Appendicitis is an inflammation of the appendix, which is connected to the colon. In most cases, appendicitis is an acute condition, but chronic appendicitis does occur as well. Appendicitis can be serious and potentially life-threatening if left untreated.
The appendix is a thin, finger-sized pouch connected to the first part of the large intestine (cecum). The appendix is located at the right lower quadrant (RLQ) of the abdomen. The exact function of the human appendix is unknown. Some scientists believe that the appendix is a remnant from our evolutionary past (vestigial organ), while others suggest it serves as a reservoir or "safe house" for the beneficial bacteria in the gastrointestinal tract.
Appendicitis happens when the lining of the appendix is blocked or obstructed. Causes of appendicitis can be due to:
When a blockage of the appendix occurs, microorganisms invade the appendix wall and multiply. Hence, the appendix becomes inflamed, swollen, and forms pus.
Abdominal pain is the most common symptom of appendicitis, but symptoms can vary from person to person. Some common signs and symptoms of appendicitis include:
The symptoms of appendicitis can be confused with urological or gynecological problems. If appendicitis occurs during pregnancy, the signs of appendicitis may be mistaken for routine discomfort from pregnancy. It is because the appendix is higher during pregnancy, causing pain from the upper abdominal. Such appendicitis can lead to miscarriage if left untreated, so pregnant women should well-recognize the appendicitis symptoms. When your pain in the abdomen is progressively worsening, you should seek medical attention as soon as possible.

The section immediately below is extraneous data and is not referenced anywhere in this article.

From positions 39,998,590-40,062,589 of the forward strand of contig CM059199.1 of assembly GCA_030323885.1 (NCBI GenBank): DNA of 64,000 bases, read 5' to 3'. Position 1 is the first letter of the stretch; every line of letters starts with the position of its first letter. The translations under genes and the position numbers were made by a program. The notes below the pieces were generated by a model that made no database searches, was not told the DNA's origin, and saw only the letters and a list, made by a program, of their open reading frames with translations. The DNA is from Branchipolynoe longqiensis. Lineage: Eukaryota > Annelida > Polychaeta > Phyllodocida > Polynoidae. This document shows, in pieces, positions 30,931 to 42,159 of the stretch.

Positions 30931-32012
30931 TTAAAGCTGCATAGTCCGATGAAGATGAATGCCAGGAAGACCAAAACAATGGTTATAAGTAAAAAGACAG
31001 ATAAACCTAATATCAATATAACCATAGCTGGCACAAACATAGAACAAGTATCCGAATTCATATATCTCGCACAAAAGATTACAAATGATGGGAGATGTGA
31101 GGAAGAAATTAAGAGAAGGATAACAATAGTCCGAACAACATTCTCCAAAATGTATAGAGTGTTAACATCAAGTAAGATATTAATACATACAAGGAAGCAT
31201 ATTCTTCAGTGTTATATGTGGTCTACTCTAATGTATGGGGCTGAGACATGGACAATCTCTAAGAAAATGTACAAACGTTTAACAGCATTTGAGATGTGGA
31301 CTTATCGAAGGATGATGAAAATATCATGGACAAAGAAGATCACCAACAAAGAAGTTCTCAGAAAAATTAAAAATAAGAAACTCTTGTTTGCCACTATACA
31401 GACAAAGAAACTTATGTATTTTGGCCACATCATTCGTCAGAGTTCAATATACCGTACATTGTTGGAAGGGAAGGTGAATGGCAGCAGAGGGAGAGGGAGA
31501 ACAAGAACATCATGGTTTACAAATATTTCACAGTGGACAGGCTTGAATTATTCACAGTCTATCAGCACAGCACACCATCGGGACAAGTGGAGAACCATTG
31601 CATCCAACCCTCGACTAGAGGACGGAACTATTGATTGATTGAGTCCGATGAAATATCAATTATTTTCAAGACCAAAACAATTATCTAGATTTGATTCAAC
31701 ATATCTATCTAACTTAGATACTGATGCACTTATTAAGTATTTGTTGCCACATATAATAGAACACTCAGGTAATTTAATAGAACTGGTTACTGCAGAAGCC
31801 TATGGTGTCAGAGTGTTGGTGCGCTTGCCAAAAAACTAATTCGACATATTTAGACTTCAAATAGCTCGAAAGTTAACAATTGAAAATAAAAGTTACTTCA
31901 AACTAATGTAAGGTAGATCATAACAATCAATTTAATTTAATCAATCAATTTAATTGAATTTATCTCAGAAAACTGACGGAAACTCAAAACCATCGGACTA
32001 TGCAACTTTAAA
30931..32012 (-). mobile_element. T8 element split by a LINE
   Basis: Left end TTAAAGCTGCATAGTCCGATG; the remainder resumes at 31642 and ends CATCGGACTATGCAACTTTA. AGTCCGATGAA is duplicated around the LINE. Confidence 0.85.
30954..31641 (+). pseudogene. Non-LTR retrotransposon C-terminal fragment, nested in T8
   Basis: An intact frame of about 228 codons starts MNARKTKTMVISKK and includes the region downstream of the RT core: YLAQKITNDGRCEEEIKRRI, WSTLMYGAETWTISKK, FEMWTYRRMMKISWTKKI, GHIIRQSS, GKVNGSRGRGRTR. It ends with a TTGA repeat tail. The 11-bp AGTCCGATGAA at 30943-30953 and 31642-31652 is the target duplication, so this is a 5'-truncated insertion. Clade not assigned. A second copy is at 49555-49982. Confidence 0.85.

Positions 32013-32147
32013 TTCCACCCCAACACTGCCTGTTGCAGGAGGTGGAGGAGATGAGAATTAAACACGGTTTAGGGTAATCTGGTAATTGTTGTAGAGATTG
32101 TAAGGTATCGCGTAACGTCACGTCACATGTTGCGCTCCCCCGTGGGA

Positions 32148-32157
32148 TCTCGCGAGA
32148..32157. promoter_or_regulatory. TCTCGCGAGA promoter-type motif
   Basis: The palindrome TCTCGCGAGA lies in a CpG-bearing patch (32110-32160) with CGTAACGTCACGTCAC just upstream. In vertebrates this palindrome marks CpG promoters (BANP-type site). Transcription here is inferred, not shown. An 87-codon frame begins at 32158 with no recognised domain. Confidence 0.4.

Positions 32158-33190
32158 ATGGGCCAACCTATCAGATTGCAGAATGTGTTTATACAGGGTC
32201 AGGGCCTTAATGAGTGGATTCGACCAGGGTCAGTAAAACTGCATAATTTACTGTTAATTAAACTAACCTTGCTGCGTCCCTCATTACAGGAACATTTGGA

Appendicitis can be acute or chronic. Both types are serious and require medical attention promptly.
Acute appendicitis occurs suddenly without warning and symptoms in 1-2 days. It is often noticeable because the symptoms are more severe and the pain would be progressively worsening
Chronic appendicitis, on the other hand, is a rare condition in which symptoms tend to be mild and last for a long time, and then disappear and reappear. It is hard to be diagnosed until acute appendicitis develops.
Anyone can get appendicitis, though the risk is increased by the following factors:
When appendicitis is not treated promptly, the appendix runs the risks of bursting (perforation) If the appendix is burst, it can lead to serious and possibly fatal complications such as:
Not everyone with appendicitis would develop some typical symptoms, and not everybody’s appendix is in the same place. Consequently, the presentation of appendicitis can be mistaken for other similar conditions, such as ectopic pregnancy, gastroenteritis, urinary tract infection and kidney stones, etc. Therefore, it is important to rule out other conditions and confirm the diagnosis by performing some of the following tests: